Stephen Hawking’s final scientific paper, completed days before the physicist’s death on 14 March at age 76, has now been released. Entitled ‘Black Hole Entropy and Soft Hair’ and written up by his colleagues at Cambridge and Harvard universities, the paper poses the question ‘What happens to information when objects fall into black holes?’.
This puzzle, which theoretical physicists refer to as “the information paradox”, dates back to Albert Einstein’s 1915 theory of general relativity. Einstein’s theory was, in part, notable for its predictions about black holes, namely that they could be characterised by only three fundamental properties: mass, electric charge, and angular momentum.
These three classical parameters which are said to completely define a black hole (later referred to as the no-hair theorem), were added to by Hawking nearly 60 years later when he argued that they also had a temperature. Working alongside Jacob Bekenstein, Hawking proposed that blackbody radiation, commonly referred to as Hawking Radiation, is emitted from these hot objects and lost to space. Owing to Hawking Radiation, black holes are ultimately fated to evaporate out of existence as they reduce in mass and energy. But this is in contravention to the accepted laws of physics. Quantum theory dictates that physical information, which would be destroyed by black holes when they vanish, can never be lost.
According to Malcom Perry, one of the co-authors on the new black hole research and a professor of theoretical physics at Cambridge, the information paradox was “at the centre of Hawking’s life” for over 40 years. In Perry’s view, however, the puzzle is not an easy one to overcome. “The difficulty is that if you throw something into a black hole it looks like it disappears.” “How could the information in that object ever be recovered if the black hole then disappears itself?”
Hawking and his co-authors have, in this latest paper, been able to show how some information may be preserved. When an object tumbles into a black hole, the black hole’s temperature would be expected to change. Any object that has temperature also has a property known as entropy. Entropy, which is a measure of the internal disorder of a system, rises the hotter an object gets.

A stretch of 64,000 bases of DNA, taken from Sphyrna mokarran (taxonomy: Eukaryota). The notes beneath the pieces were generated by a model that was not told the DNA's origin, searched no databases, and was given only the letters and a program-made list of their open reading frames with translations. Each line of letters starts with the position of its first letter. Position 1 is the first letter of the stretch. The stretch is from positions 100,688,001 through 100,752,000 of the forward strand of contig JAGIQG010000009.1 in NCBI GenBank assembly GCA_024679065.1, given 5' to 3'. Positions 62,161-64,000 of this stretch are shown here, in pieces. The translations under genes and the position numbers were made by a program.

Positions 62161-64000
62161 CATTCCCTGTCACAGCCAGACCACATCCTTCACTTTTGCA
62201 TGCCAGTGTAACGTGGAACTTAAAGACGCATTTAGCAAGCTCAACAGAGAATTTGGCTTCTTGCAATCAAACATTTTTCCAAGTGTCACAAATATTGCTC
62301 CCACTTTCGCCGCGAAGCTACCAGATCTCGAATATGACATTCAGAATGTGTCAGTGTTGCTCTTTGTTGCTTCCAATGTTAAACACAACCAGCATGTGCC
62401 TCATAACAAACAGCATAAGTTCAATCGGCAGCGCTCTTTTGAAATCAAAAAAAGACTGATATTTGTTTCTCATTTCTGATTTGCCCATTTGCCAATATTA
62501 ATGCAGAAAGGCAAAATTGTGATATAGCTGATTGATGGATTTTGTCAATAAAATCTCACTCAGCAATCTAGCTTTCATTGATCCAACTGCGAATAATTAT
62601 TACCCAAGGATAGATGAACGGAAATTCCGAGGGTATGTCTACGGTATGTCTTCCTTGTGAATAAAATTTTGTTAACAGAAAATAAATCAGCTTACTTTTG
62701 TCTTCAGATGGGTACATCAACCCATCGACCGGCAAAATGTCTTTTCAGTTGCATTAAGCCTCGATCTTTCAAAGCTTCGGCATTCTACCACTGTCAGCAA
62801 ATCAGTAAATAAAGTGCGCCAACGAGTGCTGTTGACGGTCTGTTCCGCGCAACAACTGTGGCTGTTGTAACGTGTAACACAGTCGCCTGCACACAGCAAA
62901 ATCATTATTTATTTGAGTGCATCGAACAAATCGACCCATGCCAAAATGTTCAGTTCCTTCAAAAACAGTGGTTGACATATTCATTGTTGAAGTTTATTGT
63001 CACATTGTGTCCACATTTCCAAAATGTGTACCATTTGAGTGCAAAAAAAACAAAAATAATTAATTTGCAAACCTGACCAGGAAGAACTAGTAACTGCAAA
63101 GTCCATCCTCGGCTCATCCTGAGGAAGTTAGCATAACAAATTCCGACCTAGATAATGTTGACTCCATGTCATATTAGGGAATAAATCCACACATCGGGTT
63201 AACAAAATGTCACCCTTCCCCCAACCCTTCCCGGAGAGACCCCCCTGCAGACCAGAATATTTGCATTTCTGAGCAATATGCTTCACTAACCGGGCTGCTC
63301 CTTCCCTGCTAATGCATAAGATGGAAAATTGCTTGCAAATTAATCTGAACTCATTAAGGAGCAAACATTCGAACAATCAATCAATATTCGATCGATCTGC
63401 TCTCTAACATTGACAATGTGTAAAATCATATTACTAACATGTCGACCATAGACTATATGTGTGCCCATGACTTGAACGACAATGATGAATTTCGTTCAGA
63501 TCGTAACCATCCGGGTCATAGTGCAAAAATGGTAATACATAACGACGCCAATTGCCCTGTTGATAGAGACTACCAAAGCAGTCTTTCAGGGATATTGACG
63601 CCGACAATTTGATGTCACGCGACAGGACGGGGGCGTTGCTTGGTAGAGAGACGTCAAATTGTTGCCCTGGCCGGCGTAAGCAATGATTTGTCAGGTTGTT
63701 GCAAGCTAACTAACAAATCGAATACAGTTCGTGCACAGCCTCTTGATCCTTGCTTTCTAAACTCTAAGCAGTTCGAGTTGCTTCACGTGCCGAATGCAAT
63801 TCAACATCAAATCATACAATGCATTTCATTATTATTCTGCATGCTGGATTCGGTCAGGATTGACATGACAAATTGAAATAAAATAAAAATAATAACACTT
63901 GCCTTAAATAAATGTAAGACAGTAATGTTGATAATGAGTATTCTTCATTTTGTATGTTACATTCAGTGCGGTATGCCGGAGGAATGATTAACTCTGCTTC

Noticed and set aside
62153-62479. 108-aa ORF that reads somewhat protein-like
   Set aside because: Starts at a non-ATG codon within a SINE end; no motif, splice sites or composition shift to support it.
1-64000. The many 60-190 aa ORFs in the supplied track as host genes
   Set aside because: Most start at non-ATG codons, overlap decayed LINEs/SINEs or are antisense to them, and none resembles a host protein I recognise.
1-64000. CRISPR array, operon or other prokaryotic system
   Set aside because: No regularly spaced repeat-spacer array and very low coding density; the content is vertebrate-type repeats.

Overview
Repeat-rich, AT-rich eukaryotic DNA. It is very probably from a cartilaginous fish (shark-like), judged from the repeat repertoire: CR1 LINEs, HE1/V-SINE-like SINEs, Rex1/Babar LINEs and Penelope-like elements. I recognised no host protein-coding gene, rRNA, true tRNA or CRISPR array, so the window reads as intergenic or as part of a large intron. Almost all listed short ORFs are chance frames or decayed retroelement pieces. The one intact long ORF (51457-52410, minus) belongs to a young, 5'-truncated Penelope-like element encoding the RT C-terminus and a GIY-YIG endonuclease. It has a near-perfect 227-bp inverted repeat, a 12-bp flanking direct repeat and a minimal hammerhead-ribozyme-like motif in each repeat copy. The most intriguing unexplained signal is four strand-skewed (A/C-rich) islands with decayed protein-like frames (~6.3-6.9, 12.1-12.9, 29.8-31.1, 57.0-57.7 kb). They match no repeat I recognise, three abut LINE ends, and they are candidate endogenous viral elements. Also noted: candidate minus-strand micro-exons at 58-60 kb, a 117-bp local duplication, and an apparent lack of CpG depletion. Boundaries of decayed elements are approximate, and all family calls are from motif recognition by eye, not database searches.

Alongside Cambridge’s Sasha Haco and Harvard’s Andrew Strominger, the team of four researchers were able to determine that information (a black hole’s entropy) which crosses the event horizon is essentially recorded in a form of zero-energy or “soft” photon. In general relativity, the event horizon, popularly referred to as the “point of no return”, is the boundary at which the gravitational pull of a massive object is so intense that escape is impossible. In the case of black holes, light which cannot escape results in a sheen of photons distributed around the horizon. The physicists have subsequently dubbed this crown of photons “soft hair”.
According to Perry, “What this paper does is show that ‘soft hair’ can account for the entropy.” The Cambridge physicist added that “It’s telling you that soft hair really is doing the right stuff.”
Despite now knowing that soft hairs help to resolve the black hole information paradox, Perry believes further research is required. “We don’t know that Hawking entropy accounts for everything you could possibly throw at a black hole, so this is really a step along the way… We think it’s a pretty good step, but there is a lot more work to be done.”
“If I throw something in, is all of the information about what it is stored on the black hole’s horizon?”, said Perry. “That is what is required to solve the information paradox. If it’s only half of it, or 99%, that is not enough, you have not solved the information paradox problem.
In light of Perry’s comment, it is likely that the researchers will next attempt to shed light on the precise mechanism by which information associated with entropy is stored in soft hair and how that information comes out once that black hole ceases to exist.